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Alcohol Clin Exp Res. 2018 Jun;42(6):978-986. doi: 10.1111/acer.13642. Epub 2018 May 22.

Meta-Analysis of the Association of Alcohol-Related Social Media Use with Alcohol Consumption and Alcohol-Related Problems in Adolescents and Young Adults.

Author information

1
Department of Psychiatry , Perelman School of Medicine, Center for Studies of Addiction, University of Pennsylvania, Philadelphia, Pennsylvania.
2
Veterans Integrated Service Network 4 , Mental Illness Research, Education and Clinical Center, Crescenz VAMC, Philadelphia, Pennsylvania.
3
Department of Psychiatry and Weill Institute for Neurosciences , University of California-San Francisco School of Medicine, San Francisco, California.
4
Department of Medical Sciences , Frank H. Netter, MD School of Medicine, Quinnipiac University, New Haven, Connecticut.

Abstract

Despite the pervasive use of social media by young adults, there is comparatively little known about whether, and how, engagement in social media influences this group's drinking patterns and risk of alcohol-related problems. We examined the relations between young adults' alcohol-related social media engagement (defined as the posting, liking, commenting, and viewing of alcohol-related social media content) and their drinking behavior and problems. We conducted a systematic review and meta-analysis of studies evaluating the association of alcohol consumption and alcohol-related problems with alcohol-related social media engagement. Summary baseline variables regarding the social media platform used (e.g., Facebook and Twitter), social media measures assessed (e.g., number of alcohol photographs posted), alcohol measures (e.g., Alcohol Use Disorders Identification Test and Timeline Follow back Interview), and the number of time points at which data were collected were extracted from each published study. We used the Q statistic to examine heterogeneity in the correlations between alcohol-related social media engagement and both drinking behavior and alcohol-related problems. Because there was significant heterogeneity, we used a random-effects model to evaluate the difference from zero of the weighted aggregate correlations. We used metaregression with study characteristics as moderators to test for moderators of the observed heterogeneity. Following screening, 19 articles met inclusion criteria for the meta-analysis. The primary findings indicated a statistically significant relationship and moderate effect sizes between alcohol-related social media engagement and both alcohol consumption (r = 0.36, 95% CI: 0.29 to 0.44, p < 0.001) and alcohol-related problems (r = 0.37, 95% CI: 0.21 to 0.51, p < 0.001). There was significant heterogeneity among studies. Two significant predictors of heterogeneity were (i) whether there was joint measurement of alcohol-related social media engagement and drinking behavior or these were measured on different occasions and (ii) whether measurements were taken by self-report or observation of social media engagement. We found moderate-sized effects across the 19 studies: Greater alcohol-related social media engagement was correlated with both greater self-reported drinking and alcohol-related problems. Further research to determine the causal direction of these associations could provide opportunities for social media-based interventions with young drinkers aimed at reducing alcohol consumption and alcohol-related adverse consequences.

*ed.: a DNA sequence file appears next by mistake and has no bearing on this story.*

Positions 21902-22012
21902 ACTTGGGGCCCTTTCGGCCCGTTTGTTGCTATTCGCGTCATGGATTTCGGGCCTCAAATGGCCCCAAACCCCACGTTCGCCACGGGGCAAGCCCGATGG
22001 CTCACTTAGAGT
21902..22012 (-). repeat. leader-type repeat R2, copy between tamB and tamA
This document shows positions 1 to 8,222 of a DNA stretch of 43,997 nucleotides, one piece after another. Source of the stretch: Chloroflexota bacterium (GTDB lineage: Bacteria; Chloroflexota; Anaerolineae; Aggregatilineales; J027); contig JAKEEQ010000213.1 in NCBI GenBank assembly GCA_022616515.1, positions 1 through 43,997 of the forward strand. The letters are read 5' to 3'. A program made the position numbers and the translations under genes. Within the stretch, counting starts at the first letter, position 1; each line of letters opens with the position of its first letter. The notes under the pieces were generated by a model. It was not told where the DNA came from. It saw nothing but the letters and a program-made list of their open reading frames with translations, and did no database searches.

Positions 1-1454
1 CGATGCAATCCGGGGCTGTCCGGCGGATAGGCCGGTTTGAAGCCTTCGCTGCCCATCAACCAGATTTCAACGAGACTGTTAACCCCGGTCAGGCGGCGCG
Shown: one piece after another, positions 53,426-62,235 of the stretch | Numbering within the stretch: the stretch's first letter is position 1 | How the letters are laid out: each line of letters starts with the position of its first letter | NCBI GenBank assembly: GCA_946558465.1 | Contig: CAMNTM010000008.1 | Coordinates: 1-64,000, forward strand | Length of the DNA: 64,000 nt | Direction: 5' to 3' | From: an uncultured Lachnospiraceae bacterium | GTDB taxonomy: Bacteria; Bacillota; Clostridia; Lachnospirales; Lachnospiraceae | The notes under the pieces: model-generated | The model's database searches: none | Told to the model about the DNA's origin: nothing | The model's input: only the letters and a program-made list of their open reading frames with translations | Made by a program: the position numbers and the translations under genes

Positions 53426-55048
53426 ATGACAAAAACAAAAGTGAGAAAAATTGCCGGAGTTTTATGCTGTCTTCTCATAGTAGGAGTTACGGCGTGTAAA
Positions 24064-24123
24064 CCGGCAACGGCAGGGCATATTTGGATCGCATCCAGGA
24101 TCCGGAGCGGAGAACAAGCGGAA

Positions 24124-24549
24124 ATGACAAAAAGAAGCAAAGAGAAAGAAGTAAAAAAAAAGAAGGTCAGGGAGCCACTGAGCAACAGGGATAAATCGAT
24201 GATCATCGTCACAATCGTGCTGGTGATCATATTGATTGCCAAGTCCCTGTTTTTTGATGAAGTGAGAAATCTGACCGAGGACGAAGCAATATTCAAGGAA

KEYWORDS:

Adolescents; Alcohol; Meta-Analysis; Social Media; Underage Drinking; Young Adults

PMID:
29786874
PMCID:
PMC5984178
[Available on 2019-06-01]
DOI:
10.1111/acer.13642

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